Sadness, outrage after officer acquitted in Abdirahman Abdi's death
Hundreds of people gathered at downtown park for rally
Supporters of Abdirahman Abdi — a Somali-Canadian man who died after a violent arrest by two Ottawa police officers in 2016 — reacted with a mixture of sadness and outrage after one of the officers was acquitted of all criminal charges Tuesday.
Const. Daniel Montsion was found not guilty of manslaughter, aggravated assault and assault with a weapon in a judgment rendered by Justice Robert Kelly of the Ontario Court of Justice. Kelly ruled the Crown failed to prove beyond a reasonable doubt that Montsion's actions caused Abdi's death.
"Today was nothing short of catastrophic," said Farhia Ahmed, the outgoing chair of the Justice for Abdirahman Coalition, a grassroots group of activists and community members formed in the days following Abdi's death.
"This ruling officially places police officers above the law and essentially gives them unhindered permission and powers."
Speaking to a rally of about 200 people at Confederation Park in downtown Ottawa Tuesday evening, a visibly emotional Ahmed said the ruling had done irreparable harm to the Abdi family and to relations between police and the city's most vulnerable.
"Today was a demonstration and a stark reminder that this so-called justice system continues to fail to protect a certain segment of the population, in particular Black, Indigenous and racialized people," Ahmed said.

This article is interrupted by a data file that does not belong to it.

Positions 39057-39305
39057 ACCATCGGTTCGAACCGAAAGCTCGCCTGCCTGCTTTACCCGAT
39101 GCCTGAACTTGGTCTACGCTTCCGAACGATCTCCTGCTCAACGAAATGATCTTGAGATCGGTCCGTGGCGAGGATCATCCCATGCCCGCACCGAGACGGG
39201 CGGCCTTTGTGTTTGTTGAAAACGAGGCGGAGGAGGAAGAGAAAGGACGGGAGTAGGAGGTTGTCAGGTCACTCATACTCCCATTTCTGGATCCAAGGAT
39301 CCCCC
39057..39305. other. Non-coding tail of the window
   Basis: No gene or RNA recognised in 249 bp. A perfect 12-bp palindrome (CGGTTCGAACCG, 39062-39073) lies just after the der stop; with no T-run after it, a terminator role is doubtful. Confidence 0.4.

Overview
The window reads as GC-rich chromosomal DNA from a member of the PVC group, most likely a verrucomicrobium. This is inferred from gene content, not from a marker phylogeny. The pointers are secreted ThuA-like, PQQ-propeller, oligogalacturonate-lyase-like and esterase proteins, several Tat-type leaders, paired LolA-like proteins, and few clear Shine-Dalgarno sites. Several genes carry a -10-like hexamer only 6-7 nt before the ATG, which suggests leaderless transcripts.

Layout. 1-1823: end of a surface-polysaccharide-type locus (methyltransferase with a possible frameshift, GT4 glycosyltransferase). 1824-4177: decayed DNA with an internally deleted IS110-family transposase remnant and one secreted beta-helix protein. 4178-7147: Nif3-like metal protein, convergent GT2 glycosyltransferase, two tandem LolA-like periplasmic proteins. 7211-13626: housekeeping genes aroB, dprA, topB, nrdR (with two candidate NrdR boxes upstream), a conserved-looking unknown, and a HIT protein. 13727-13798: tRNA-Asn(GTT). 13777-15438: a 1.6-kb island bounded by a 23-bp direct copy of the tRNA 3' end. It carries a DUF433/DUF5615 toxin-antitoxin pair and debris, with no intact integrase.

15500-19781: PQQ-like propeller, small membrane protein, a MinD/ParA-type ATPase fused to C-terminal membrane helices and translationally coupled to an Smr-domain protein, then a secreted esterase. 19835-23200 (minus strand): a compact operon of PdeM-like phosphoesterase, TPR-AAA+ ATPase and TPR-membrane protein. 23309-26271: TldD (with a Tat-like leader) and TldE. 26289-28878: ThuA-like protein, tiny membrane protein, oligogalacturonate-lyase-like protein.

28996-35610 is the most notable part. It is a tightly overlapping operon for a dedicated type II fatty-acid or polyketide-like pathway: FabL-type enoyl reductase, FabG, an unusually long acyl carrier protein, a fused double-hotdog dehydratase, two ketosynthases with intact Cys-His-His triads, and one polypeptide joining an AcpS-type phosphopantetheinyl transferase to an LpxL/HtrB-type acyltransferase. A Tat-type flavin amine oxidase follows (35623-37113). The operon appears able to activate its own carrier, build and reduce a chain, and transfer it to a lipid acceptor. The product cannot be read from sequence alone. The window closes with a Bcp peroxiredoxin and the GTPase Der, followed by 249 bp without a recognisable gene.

Abdi, who struggled with his mental health, died of cardiac arrest following a violent altercation with Montsion and Const. Dave Weir on the front steps of the Hilda Street apartment in Hintonburg, where the 37-year-old Abdi lived. Weir chased Abdi there from a nearby Bridgehead coffee shop after reports that Abdi was assaulting women.
We have heard the calls for change to the way we police.- Ottawa Police Service statement
Montsion had been called to the scene as backup and punched Abdi several times in the head upon arriving while wearing reinforced or "plated" gloves.
The Crown's lawyers argued Montsion used excessive force and showed "wanton or reckless disregard" for Abdi's life. The judge disagreed, saying he wasn't convinced that Montsion used unreasonable force or that what he did was unjustified under the Criminal Code.
Abdi's death shined a light on police treatment of Black, Indigenous, and people of colour and strained relations between police and minority communities. It spawned a movement, driven in part by the Justice for Abdirahman Coalition, that led to increasingly loud calls to reform and defund police.
The coalition has challenged racism in the policing and justice systems in Ottawa and Ontario. The group called for greater transparency and accountability from law enforcement agencies, and for better police handling of mental health-related calls.
Ahmed expressed frustration at a lack of progress on legislative and other policy changes demanded by the coalition and like-minded advocacy groups.
The Abdi family has launched a $1.5 million lawsuit against the Ottawa Police Services Board, former Ottawa police chief Charles Bordeleau, and officers Montsion and Weir.
WATCH | Coalition co-founder speaks to supporters following Montsion judgment: